Azerbaijan Armed Forces launched on Tuesday a local anti-terrorist operation to neutralize illegal Armenian armed formations and their military infrastructure in the Karabakh region.
The operation came on the heels of the intensifying attacks on the Azerbaijani positions and the recent deadly mine incidents in the Khojavand district killing four police officers and two road construction workers. Earlier on Tuesday, two servicemen of the Azerbaijani army stationed in the Aghdam district were wounded by the Armenian armed formations illegally deployed in the Azerbaijani territories temporarily monitored by the Russian peacekeeping contingent.
“The local anti-terrorist activities have been launched to … suppress large-scale provocations in the Karabakh economic region, to disarm and secure the withdrawal of formations of Armenia’s armed forces from our territories, neutralize their military infrastructure, provide the safety of the civilian population returned to the territories liberated from occupation, the civilians involved in construction and restoration work and our military personnel, and ultimately restore the constitutional order of the Republic of Azerbaijan,” the ministry said in a statement on Monday.
According to the ministry, as part of the measures, positions on the front line and in-depth, long-term firing points of the formations of Armenia’s armed forces, as well as combat assets and military facilities are incapacitated using high-precision weapons.
The ministry reiterated that only legitimate military targets are being incapacitated, while the civilian population and civilian infrastructure facilities are not targeted.
In video footage disseminated on social media networks, the Azerbaijani army was seen destroying a Russia-made “TOR” multiple-launch rocket system and an electronic warfare system of the Armenian military in the city of Khankendi.
Following the dissolution of the Soviet Union in 1991, Armenia launched a full-scale military campaign against Azerbaijan, resulting in the longest and deadliest war in the South Caucasus region. The war ended in a ceasefire in 1994, with Armenia forcibly occupying 20 percent of Azerbaijan’s internationally recognized territories. This occupation led to the deaths of over 30,000 Azerbaijanis and the expulsion of one million others in a brutal ethnic cleansing campaign conducted by Armenia.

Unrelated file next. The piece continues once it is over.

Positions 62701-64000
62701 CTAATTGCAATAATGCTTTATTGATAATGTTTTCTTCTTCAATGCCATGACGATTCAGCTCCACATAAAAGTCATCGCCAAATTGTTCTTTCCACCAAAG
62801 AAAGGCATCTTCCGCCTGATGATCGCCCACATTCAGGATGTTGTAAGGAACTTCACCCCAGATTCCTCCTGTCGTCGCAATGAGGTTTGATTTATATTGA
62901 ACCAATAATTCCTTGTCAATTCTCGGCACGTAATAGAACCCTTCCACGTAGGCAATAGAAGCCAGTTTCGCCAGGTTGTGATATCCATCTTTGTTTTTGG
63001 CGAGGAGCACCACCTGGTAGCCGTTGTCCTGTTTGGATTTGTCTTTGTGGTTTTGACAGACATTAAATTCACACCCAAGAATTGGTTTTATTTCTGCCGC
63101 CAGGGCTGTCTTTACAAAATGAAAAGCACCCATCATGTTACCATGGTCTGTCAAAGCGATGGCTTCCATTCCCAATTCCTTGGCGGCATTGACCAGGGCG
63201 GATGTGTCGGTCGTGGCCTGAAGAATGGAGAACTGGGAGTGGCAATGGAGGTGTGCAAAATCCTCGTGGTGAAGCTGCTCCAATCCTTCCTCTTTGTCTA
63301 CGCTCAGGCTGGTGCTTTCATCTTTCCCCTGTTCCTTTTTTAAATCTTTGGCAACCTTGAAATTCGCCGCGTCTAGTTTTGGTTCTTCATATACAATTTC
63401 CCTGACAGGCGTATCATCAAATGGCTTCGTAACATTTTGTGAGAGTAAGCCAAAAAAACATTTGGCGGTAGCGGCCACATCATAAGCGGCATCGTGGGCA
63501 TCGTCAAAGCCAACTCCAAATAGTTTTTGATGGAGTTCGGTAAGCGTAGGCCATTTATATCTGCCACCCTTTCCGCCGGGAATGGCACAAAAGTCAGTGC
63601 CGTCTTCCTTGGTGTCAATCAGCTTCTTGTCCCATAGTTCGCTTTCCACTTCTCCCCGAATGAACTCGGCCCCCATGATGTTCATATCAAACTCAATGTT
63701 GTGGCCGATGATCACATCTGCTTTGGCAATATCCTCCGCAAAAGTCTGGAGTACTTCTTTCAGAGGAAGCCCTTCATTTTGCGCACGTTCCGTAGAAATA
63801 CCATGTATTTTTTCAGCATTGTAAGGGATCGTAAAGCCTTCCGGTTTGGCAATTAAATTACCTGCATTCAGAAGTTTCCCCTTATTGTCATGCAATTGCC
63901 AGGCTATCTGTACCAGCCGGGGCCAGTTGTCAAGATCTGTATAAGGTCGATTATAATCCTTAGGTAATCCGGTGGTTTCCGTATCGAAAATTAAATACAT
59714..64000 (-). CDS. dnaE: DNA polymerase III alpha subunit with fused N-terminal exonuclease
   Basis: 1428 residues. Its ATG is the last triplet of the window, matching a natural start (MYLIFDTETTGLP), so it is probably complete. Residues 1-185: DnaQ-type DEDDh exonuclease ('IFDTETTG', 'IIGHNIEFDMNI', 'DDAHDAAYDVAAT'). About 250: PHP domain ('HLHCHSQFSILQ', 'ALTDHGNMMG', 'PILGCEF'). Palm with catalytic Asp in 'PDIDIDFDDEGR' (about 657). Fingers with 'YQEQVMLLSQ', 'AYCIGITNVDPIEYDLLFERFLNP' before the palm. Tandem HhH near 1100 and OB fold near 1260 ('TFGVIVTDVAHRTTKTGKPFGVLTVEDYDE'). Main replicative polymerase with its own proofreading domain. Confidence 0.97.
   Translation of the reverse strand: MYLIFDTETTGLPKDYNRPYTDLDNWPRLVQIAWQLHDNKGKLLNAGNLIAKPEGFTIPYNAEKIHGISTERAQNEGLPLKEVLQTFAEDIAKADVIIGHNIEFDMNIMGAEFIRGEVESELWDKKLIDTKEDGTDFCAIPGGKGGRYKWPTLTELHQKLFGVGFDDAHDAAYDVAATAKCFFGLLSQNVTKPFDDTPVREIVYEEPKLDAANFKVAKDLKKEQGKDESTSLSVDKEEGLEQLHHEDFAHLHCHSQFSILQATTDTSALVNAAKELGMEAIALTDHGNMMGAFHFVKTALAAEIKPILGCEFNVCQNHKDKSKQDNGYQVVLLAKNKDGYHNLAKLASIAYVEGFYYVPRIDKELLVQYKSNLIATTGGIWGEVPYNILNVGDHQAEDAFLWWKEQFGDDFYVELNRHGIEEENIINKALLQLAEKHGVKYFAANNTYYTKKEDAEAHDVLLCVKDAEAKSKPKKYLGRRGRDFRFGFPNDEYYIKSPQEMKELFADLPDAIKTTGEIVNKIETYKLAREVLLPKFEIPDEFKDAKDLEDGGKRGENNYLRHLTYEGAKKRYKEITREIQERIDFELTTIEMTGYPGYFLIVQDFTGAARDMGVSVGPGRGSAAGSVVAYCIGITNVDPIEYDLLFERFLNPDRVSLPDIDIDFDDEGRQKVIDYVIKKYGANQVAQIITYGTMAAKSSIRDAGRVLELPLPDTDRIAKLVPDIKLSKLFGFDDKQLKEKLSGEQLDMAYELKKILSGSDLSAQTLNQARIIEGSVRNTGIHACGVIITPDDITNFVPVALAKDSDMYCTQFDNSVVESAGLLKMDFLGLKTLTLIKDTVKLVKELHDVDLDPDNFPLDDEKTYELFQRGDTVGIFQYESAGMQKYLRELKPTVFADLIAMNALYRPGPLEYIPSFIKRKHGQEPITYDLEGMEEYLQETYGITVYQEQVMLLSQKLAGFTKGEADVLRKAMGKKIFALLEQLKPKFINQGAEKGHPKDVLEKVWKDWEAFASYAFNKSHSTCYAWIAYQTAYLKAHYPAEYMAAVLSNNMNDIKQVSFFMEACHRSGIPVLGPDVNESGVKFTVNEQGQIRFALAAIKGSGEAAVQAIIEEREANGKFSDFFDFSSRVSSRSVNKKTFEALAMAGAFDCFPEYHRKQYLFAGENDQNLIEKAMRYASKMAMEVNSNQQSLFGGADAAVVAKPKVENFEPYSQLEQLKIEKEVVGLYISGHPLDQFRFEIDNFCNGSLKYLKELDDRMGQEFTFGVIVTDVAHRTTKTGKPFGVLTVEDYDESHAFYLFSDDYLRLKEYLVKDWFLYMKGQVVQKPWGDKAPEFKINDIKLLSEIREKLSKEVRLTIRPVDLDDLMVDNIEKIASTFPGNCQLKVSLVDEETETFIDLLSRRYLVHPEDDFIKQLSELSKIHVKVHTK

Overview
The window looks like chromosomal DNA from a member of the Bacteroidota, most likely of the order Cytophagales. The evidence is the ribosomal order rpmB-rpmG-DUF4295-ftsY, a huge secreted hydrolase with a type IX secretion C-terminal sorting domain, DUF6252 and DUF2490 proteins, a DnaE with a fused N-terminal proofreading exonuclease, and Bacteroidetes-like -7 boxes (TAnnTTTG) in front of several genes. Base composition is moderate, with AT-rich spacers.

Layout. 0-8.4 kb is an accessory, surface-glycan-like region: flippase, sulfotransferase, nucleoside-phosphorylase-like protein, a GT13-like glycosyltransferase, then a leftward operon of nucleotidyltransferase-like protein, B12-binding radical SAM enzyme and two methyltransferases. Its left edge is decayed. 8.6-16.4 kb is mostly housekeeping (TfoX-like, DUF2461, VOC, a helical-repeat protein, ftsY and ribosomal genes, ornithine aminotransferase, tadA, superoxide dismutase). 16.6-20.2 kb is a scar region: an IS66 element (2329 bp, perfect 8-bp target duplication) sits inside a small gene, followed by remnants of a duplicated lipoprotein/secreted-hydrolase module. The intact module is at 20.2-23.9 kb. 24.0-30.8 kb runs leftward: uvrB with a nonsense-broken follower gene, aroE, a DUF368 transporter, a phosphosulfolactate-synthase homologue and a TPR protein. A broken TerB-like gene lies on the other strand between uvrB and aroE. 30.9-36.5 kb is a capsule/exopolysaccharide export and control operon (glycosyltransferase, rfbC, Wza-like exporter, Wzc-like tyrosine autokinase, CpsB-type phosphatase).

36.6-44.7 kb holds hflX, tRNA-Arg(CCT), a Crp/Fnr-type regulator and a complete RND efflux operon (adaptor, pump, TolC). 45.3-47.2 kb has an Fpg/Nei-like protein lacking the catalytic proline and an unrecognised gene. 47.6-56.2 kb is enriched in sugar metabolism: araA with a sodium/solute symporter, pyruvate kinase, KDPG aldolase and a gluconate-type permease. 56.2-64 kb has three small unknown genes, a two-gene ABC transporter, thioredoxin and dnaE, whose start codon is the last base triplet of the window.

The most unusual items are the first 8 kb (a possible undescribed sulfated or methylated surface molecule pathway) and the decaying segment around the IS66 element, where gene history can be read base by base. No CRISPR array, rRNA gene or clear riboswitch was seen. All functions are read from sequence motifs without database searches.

On September 27, 2020, the conflict between Azerbaijan and Armenia escalated when Armenian forces in the occupied Azerbaijani lands shelled military positions and civilian settlements of Azerbaijan. In a counter-attack that lasted 44 days, Azerbaijani forces liberated over 300 settlements, including the cities of Jabrayil, Fuzuli, Zangilan, Gubadli, and Shusha, effectively ending the nearly 30-year-long illegal Armenian occupation. The war concluded with a tripartite statement signed by Armenia, Azerbaijan, and Russia on November 10, 2020. Under this statement, Armenia also returned the occupied districts of Aghdam, Kalbajar and Lachin to Azerbaijan.
The statement also called for an immediate withdrawal of the Armenian armed personnel from the Azerbaijani territories temporarily monitored by the Russian peacekeepers. However, Article 4 of the statement still goes unfulfilled.
The Azerbaijani Foreign Ministry reported on Monday that Armenia’s more than 10 thousand-strong armed forces are still present in those lands. The illegal troops have more than a hundred tanks and other armored vehicles, over two hundred heavy artillery pieces, including multiple rocket launchers, dozens of different types of radio-electronic warfare equipment, as well as more than two hundred mortars at their disposal.
Armenian mine terror
Meanwhile, at 4:00 AM on Tuesday, an anti-tank mine trapped a truck carrying the employees of the Azerbaijan Automobile Roads State Agency (AAYDA) at the Khojavand section of the Fuzuli-Ahmadbayli-Shusha highway, killing two. At 4:30 AM, employees of the Azerbaijan Interior Ministry heading to the deadly incident’s area were also killed in a similar anti-tank mine explosion.
Both deadly blasts took place near a newly built tunnel in the Taghaverd village of the Khojavand district. The Interior Ministry stated a sabotage group of the illegal Armenian armed formations to be behind the mine terror.
The State Security Service of Azerbaijan launched criminal cases into the incidents under the charges of organized crime, terror act by using explosives, ethnic-hatred-based murder, and illegal acquisition and carrying of explosives and firearms.
According to the data published by the authorities of Azerbaijan, since the end of the Armenia-Azerbaijan 44-day war on November 10, 2020, to September 19, 2023, a total of 314 Azerbaijanis have been trapped in landmine explosions, of which 61 lost their lives and 253 got injuries. Among casualties, 48 civilians lost their lives and 101 suffered injuries of varying degrees. The death toll and injuries among the military personnel as a result of mine accidents stand at 13 and 152, respectively.
Since the start of Armenia’s military aggression against Azerbaijan in 1991, a total of 3,385 Azerbaijanis have become victims of landmines planted by Armenia, with 357 of them being young individuals and 38 being females.
The Foreign Ministry of Azerbaijan said on Monday that since August 2022, a total of 2,728 landmines of 2021 Armenian production, including 1,119 landmines in the liberated Kalbajar and Lachin districts on the Armenia-Azerbaijan border, and 1,609 in the Karabakh region, were detected and neutralized.